- Here's where salt free water conditioners started: people were looking for a viable alternative to putting salt into the environment and (this may be the real reason) hauling and carrying salt. It is backbreaking work. Now, for the sake of argument, I am going to assume that you are looking at a salt-free water conditioner that ACTUALLY works. I say this because there are lots of systems that don't work, don't work well or for long and some that are "out-and-out scams."
- A credible salt free water conditioner CAN do an excellent job of preventing scale, but there is a lot that a salt-free water conditioner CAN'T do that a salt-regenerated water conditioner CAN do. However, a salt free water conditioner cannot compete with a salt-based water softener when it comes to the following: A salt water softener will use about 50% less soap, detergents, water conditioners, bleach, shampoo and conditioners, and you don't have to use any of the caustic or acidic Lime Removers. Soaps, detergents and chemicals are bad for the environment too. Are they worse or better than salt? I don't have a definitive answer, but I do know that if sodium or chloride poses a danger to the environment, so do soaps, detergents, chemicals and the like. That is something the people who tout salt-free leave out of the equation.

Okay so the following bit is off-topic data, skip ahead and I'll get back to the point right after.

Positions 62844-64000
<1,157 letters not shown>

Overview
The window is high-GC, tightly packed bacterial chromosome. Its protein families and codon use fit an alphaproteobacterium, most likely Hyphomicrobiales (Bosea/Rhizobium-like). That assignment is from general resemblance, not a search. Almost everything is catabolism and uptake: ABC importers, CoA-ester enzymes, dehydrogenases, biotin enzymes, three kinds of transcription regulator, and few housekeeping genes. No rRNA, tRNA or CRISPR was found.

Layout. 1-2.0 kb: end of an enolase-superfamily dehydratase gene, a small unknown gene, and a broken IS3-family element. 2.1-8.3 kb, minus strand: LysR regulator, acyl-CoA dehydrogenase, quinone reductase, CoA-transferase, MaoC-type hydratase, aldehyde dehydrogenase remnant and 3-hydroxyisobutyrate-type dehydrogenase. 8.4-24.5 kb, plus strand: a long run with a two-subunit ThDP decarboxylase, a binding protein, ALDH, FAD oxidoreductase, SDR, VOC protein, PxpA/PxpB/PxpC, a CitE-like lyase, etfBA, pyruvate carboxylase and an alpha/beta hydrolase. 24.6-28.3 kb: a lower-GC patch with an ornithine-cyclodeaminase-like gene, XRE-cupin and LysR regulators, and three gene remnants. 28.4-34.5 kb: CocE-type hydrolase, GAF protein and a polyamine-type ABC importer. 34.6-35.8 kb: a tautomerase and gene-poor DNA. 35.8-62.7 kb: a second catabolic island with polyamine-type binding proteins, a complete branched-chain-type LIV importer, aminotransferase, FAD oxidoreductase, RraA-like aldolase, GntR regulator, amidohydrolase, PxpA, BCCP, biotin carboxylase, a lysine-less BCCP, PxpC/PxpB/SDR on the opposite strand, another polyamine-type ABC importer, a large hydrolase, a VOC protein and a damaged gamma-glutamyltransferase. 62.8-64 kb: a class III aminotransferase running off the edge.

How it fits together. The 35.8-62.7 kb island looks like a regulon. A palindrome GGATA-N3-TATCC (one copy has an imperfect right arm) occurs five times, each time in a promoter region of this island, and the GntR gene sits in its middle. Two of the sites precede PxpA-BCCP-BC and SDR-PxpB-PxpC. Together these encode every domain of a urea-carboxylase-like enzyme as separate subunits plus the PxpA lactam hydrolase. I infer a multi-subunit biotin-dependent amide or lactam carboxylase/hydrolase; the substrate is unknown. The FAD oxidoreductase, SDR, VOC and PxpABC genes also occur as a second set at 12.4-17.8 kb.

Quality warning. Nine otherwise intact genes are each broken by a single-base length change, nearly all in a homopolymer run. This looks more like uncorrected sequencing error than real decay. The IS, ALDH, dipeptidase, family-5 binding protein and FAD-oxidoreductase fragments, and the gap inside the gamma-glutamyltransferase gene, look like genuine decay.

- Additionally, with a water softener that is regenerated with salt, your clothes will be brighter and whiter, not stiff, grey and dingy and will be much softer to the touch. Additionally, it is much easier on sensitive skin.
Now, before you say that I am just slamming salt-free systems and promoting salt-regenerated water softeners, you need to realize that we sell both types of systems in probably pretty equal numbers. I happen to like soft water better than conditioned water - I like the slick feeling after a shower (but many people don't - I get that!). I like the less soap, the whiter and brighter clothes and the spot-free dishes, but that's just me. That is not as important to everyone.
So, in conclusion, salt free water conditioners are here to stay - I just wish people would call them by their right name (not "softeners") so as to not mislead the public. However, whether salt free water conditioners are better for the environment is up for debate. I could argue both ways, but I tend to think that the winning argument is with a salt-regenerated water softener. The newest meter-controlled (demand) water softeners are extremely salt efficient and waste just a small amount of water each regeneration. However, what is right for YOU is your decision. We just try and give you the Straight Talk about both products.